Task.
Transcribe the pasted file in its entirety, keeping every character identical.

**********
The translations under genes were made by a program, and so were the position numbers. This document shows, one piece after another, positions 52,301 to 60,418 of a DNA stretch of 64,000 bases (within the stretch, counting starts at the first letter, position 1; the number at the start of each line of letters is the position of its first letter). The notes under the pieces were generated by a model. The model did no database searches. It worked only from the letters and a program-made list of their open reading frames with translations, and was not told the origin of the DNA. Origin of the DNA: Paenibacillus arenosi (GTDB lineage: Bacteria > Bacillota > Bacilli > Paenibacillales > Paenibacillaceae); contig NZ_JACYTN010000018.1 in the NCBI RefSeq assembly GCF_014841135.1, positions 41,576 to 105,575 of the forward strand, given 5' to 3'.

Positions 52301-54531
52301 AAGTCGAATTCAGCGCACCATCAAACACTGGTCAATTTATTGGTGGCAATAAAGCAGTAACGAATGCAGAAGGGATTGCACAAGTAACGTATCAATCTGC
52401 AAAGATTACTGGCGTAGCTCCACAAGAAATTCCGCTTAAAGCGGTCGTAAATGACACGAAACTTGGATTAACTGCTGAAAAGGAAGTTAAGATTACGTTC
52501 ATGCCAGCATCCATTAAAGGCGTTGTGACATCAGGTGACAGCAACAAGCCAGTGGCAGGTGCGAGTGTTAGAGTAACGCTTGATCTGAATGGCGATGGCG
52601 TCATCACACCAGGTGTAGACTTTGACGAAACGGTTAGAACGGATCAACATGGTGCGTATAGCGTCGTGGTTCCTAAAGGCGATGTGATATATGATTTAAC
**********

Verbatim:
The translations under genes were made by a program, and so were the position numbers. This document shows, one piece after another, positions 52,301 to 60,418 of a DNA stretch of 64,000 bases (within the stretch, counting starts at the first letter, position 1; the number at the start of each line of letters is the position of its first letter). The notes under the pieces were generated by a model. The model did no database searches. It worked only from the letters and a program-made list of their open reading frames with translations, and was not told the origin of the DNA. Origin of the DNA: Paenibacillus arenosi (GTDB lineage: Bacteria > Bacillota > Bacilli > Paenibacillales > Paenibacillaceae); contig NZ_JACYTN010000018.1 in the NCBI RefSeq assembly GCF_014841135.1, positions 41,576 to 105,575 of the forward strand, given 5' to 3'.

Positions 52301-54531
52301 AAGTCGAATTCAGCGCACCATCAAACACTGGTCAATTTATTGGTGGCAATAAAGCAGTAACGAATGCAGAAGGGATTGCACAAGTAACGTATCAATCTGC
52401 AAAGATTACTGGCGTAGCTCCACAAGAAATTCCGCTTAAAGCGGTCGTAAATGACACGAAACTTGGATTAACTGCTGAAAAGGAAGTTAAGATTACGTTC
52501 ATGCCAGCATCCATTAAAGGCGTTGTGACATCAGGTGACAGCAACAAGCCAGTGGCAGGTGCGAGTGTTAGAGTAACGCTTGATCTGAATGGCGATGGCG
52601 TCATCACACCAGGTGTAGACTTTGACGAAACGGTTAGAACGGATCAACATGGTGCGTATAGCGTCGTGGTTCCTAAAGGCGATGTGATATATGATTTAAC